New Times / News
The following articles were printed from New Times [newtimesslo.com] - Volume 28, Issue 8
Group petitions LAFCO for a new water district
By JONO KINKADE
The gates have been opened for a process that may lead to the formation of a California Water District in North San Luis Obispo County, a proposal that’s certain to draw some controversy along the way.
The Paso Robles Agricultural Alliance for Groundwater Solutions (PRAAGS), a group representing agriculturalists in the North County, has submitted a petition for formation of the Paso Robles Basin Water District to the SLO County Local Agency Formation Commission (LAFCO). A California Water District is one form of a management structure in which a board manages water in an assigned area. Before LAFCO considers the district for approval, the petition will need the signatures of the title owners for the majority of the land in the area.
The proposal comes amid dropping groundwater levels, which have led to failing residential wells and a widespread concern for the future of water availability in North County.
Forming this district has been a primary goal of PRAAGS. Dana Merrill, vice chair of PRAAGS and president of Mesa Vineyard Management, said now that the notice of petition has been filed, it’s a matter of getting support.
“Hopefully people will think it’s a wonderful idea and want to sign it,” he told New Times.
Merrill said that this is the logical next step after the SLO County Board of Supervisors’ Aug. 27 approval of an urgency ordinance that prevents new increases of water use from the basin unless the use qualifies under certain exemptions. While the idea of a water district has been on the table during the discussion on the basin, it hasn’t been the only idea put forward. Members of PRO Water Equity (PWE), a group composed of rural residents concerned about dropping water levels in the basin and dry wells, have spoken against the formation of a water district to oversee the basin, saying it would favor large landowners.
“From our end we don’t understand the necessity for PRAAGS to push through this petition at this time,” said Sue Luft, president of PWE. “This is unfair to the majority of the water users in the basin.”
The contention rests on the way decision makers will be put in place under a water district, which will be on a “one acre, one vote” basis. PWE has proposed a different management structure, one that would sit under the SLO County Flood Control District as a quasi-dependent district with a board of directors. Decision makers in this type of district, called a zone of benefit district, would be elected on a “one person, one vote” basis, a process PWE considers more fair.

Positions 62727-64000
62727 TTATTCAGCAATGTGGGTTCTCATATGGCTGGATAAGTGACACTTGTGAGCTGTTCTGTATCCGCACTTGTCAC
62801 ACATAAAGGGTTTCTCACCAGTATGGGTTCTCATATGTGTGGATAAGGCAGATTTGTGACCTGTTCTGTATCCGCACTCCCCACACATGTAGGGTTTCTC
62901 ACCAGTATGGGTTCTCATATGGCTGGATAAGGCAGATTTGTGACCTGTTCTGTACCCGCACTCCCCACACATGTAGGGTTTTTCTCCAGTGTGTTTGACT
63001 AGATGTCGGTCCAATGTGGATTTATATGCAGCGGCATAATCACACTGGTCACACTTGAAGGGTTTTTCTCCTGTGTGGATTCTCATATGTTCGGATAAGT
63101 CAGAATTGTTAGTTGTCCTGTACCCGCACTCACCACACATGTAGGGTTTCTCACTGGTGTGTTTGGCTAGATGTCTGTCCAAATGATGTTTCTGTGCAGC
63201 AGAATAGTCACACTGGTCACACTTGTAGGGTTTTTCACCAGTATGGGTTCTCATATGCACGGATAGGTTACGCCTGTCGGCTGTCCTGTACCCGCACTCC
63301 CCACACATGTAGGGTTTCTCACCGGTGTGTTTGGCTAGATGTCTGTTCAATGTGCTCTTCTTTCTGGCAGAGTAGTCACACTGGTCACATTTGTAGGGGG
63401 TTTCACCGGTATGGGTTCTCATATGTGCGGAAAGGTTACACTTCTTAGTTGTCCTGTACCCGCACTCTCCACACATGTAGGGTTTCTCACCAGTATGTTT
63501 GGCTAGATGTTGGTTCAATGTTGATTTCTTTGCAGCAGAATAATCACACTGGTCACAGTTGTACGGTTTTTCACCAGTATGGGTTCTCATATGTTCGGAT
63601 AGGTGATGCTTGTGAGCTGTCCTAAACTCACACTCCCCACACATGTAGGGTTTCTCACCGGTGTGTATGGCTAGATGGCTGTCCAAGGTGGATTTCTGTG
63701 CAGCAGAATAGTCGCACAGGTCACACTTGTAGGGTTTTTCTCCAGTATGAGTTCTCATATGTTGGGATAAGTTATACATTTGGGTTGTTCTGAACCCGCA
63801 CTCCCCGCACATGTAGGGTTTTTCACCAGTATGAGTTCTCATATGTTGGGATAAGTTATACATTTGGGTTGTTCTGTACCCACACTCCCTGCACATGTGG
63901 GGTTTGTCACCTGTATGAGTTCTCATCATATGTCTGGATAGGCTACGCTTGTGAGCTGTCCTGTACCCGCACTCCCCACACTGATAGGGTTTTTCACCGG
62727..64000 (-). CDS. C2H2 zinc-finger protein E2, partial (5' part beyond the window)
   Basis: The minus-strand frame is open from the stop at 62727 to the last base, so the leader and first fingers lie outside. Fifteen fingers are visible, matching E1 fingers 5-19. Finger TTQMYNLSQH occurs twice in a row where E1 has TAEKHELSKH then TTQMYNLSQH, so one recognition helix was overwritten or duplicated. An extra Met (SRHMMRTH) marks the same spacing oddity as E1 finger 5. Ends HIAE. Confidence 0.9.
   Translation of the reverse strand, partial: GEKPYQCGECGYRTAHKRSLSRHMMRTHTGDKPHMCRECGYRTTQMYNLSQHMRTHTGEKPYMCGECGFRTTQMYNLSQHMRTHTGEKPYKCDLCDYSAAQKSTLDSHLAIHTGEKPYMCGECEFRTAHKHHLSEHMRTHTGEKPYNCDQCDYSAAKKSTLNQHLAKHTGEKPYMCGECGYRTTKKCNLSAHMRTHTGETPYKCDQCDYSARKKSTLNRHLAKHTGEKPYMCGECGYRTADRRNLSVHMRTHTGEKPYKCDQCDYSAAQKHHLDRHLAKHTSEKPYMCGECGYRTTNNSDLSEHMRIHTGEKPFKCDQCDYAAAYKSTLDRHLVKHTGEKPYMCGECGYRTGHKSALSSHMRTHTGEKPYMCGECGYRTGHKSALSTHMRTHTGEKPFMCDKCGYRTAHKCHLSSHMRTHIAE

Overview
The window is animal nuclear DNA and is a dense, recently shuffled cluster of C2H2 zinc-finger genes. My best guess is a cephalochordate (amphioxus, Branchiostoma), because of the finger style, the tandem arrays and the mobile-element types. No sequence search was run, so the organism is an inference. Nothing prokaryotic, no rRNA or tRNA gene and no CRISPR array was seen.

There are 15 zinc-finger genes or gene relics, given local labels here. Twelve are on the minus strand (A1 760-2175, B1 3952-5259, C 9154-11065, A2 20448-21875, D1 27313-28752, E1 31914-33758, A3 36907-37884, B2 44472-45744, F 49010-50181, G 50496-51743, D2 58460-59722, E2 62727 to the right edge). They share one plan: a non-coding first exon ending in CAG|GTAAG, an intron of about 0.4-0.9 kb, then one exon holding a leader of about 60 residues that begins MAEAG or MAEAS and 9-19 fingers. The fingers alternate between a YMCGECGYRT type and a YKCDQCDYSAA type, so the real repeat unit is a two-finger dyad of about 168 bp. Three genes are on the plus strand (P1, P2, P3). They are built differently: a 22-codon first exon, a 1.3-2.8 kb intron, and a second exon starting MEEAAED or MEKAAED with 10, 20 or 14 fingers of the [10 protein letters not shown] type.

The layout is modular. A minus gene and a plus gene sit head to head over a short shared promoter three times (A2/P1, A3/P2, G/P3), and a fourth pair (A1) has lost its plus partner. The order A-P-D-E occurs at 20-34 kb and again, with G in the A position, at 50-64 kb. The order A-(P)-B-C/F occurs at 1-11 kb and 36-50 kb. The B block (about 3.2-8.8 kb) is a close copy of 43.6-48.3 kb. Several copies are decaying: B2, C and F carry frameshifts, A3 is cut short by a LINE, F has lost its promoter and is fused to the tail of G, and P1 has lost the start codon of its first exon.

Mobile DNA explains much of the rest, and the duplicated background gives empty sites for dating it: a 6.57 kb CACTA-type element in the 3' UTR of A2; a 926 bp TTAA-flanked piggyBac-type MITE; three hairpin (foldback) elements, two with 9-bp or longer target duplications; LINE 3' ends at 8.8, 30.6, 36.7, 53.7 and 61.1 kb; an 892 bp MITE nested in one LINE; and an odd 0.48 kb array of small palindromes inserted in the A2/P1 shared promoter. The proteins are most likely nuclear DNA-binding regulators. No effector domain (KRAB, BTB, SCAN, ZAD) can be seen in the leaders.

It’s possible that costs for infrastructure to supply water will be assessed based on benefit; people using the most pay the most. Because of this, the only way to get the large landowners to pay these costs is to form a structure where they feel they are proportionally represented, Merrill explained.
“Let’s face it. The main thing we’ve got to do is to have the big users pay for solutions,” Merrill said. “There is no way to do that without an entity like the water district we’re proposing.”
That’s where residents are nervous. While PRAAGS argues that it’s the only group putting up money and a positive solution to the basin’s declining water levels, PWE wants to stay in the spirit of collaboration in creating a district that everyone can get behind. The two groups have agreed on a lot so far, but the management structure form is a main point of contention.
“Why don’t we get something that everyone can agree upon first?” Luft asked.
In the meantime, PRAAGS hopes to gather the necessary signatures and submit the petition to LAFCO by the end of the year.
“We’re tired of waiting. We’ve been waiting 60 years for the county and somebody else to start doing something,” Merrill said. “We want to get this thing done and we’re doggonit going to roll up our sleeves and push as hard as we can.”